BibleTools

Topical Studies

 A | B | C | D | E | F | G | H | I | J | K | L | M | N | O | P | Q | R | S | T | U | V | W | X | Y | Z
Printer-Friendly          E-mail this page


Bible verses about Hedonistic Lifestyles
(From Forerunner Commentary)

Psalm 11:4-5  (Go to this verse :: Verse pop-up)

It is good to remember that, just because He makes something available to us—even things that might ordinarily be considered "good"—it does not mean it is good for us! God is continually testing us to see whether we understand how intimately He is working with us.

We are to be self-controlled people, our conduct motivated by faith, because we are a distinct people summoned by the great God for His purposes and His purposes only. God is drawing us into oneness with Him, which is why His Word so frequently stresses His one way.

A man was once asked why he risked life and limb to climb a mountain. He replied, "Because it was there." This illustration is supposed to indicate that he rose to the challenges of life and overcame them. What is not often explored is that he did not need to risk life and limb to climb the mountain. He took this risk, this gamble, on himself; God did not require it. His vanity drove him to do it so he could be personally satisfied and tell others he did it.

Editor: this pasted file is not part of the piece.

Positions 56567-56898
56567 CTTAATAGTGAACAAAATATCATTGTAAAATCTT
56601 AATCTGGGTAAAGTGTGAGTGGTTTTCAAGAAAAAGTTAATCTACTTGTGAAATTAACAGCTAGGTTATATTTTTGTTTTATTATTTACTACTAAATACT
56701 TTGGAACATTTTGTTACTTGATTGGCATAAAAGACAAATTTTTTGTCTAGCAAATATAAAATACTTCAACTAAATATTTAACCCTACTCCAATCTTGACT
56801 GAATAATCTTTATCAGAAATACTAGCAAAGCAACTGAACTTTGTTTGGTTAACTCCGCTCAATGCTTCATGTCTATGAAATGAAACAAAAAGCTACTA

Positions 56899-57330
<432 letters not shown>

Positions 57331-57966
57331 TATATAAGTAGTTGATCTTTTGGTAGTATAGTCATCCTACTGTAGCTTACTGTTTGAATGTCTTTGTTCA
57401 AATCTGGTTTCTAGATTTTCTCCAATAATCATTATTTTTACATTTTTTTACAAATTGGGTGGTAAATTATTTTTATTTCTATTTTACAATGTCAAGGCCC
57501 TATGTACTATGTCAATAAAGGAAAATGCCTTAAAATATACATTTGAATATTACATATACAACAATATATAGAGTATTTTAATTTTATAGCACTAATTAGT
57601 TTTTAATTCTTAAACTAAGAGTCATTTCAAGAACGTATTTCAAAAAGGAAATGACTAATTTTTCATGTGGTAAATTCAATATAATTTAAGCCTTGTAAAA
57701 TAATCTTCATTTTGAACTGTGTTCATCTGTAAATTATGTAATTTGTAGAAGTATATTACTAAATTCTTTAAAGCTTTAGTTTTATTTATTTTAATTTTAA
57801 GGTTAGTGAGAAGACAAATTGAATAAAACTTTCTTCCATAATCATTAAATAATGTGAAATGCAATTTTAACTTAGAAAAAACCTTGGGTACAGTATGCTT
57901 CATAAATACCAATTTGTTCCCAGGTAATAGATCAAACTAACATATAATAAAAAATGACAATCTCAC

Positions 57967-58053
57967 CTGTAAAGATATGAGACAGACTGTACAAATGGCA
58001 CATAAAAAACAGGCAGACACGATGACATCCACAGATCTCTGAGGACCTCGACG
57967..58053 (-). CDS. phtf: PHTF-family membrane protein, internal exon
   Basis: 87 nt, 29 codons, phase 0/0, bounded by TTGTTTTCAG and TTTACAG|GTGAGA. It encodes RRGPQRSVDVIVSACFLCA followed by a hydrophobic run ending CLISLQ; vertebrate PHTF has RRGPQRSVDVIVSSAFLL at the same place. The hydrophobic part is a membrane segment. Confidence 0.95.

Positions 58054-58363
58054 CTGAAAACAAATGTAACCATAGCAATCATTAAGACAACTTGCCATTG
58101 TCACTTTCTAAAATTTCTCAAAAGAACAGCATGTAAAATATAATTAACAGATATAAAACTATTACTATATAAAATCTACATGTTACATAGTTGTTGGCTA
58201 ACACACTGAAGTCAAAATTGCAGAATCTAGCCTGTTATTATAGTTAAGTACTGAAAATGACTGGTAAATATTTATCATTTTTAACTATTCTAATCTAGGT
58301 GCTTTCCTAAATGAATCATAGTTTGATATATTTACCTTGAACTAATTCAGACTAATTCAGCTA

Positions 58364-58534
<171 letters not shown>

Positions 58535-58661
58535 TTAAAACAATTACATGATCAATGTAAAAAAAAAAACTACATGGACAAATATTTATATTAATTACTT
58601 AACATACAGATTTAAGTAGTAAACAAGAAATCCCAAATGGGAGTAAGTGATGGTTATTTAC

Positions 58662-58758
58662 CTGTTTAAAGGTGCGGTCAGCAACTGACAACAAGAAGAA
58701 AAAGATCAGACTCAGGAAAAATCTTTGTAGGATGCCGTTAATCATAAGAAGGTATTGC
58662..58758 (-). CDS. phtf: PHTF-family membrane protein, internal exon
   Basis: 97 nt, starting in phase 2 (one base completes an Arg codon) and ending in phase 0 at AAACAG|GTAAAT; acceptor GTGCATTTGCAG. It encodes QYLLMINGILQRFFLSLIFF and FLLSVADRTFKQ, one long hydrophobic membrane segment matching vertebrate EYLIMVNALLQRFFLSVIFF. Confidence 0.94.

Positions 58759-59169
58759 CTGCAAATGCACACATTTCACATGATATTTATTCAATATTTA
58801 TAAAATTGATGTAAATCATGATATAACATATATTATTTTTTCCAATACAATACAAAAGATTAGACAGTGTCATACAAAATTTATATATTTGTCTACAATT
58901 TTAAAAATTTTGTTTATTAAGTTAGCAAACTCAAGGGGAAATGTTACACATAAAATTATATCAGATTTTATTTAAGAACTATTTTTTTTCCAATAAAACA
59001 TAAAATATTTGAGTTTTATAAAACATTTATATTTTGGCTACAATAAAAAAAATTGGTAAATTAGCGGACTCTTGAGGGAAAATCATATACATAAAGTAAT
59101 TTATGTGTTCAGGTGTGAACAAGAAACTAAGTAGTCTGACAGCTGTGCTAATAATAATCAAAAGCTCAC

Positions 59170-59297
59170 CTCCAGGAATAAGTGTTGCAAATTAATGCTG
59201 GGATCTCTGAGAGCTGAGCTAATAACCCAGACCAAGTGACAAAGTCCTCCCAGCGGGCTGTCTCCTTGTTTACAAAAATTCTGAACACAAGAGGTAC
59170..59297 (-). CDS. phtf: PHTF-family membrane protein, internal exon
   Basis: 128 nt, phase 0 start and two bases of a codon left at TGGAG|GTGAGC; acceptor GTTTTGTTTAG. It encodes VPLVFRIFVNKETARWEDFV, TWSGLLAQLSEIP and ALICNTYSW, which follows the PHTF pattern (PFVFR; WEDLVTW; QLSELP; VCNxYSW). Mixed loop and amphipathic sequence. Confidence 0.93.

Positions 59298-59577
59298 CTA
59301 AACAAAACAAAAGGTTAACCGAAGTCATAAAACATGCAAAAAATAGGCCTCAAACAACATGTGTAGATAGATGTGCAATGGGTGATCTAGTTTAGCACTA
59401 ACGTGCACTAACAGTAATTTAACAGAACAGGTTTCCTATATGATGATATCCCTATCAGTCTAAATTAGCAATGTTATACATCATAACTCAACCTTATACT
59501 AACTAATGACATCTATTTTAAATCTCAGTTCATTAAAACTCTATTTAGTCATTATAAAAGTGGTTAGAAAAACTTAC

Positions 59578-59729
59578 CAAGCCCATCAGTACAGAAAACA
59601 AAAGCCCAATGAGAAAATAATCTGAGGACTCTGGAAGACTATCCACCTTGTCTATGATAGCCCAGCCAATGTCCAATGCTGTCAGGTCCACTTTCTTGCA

Exercising faith in God and His Word is not a gamble. Babylon's system is a way of life that promotes gambling, betting that one will be able to beat the odds. It began with Adam and Eve in the Garden and today contaminates virtually every area of life.

Despite our wealth of knowledge concerning nutrition, we gamble with our health in what and how much we choose to eat. How can smokers not know they are gambling with their health when statistics show that each cigarette takes about seven minutes from one's life? Consider the AIDS epidemic. In spite of all the information regarding the dangerous potential of this disease, people willfully continue in their hedonistic lifestyles, gambling that a cure will be found before it strikes them down.

We often gamble in the way we drive our automobiles. People sky dive from airplanes or bungee jump from high bridges spanning deep canyons. Men and women involve themselves in a whole host of life-threatening experiences, risking their survival for the sake of a thrill.

Many have gone heavily into debt wagering that the nation's economy, their employment, and their health will continue to be positive and that they can somehow manage to keep their noses above the financial waters. Yet, the nation's economy, which affects jobs, never stays the same for long. Various factors are in constant flux, making financial speculation risky business.

The solution to each of these gambles is to control ourselves through faith in God and His purpose. We must stop indulging ourselves and begin making whatever sacrifices are necessary to keep to the strait-and-narrow course God has placed before us. It is our responsibility to glorify Him, and we most certainly will not glorify Him by gambling on some other way of life!

But Israel does not want to sacrifice. She wants satisfaction—her way—which so frequently comes at the expense of godly conduct. We cannot allow ourselves to be dragged along in her self-centered depravity, as seen in her boast, "I sit as queen, and am no widow, and will not see sorrow" (Revelation 18:7).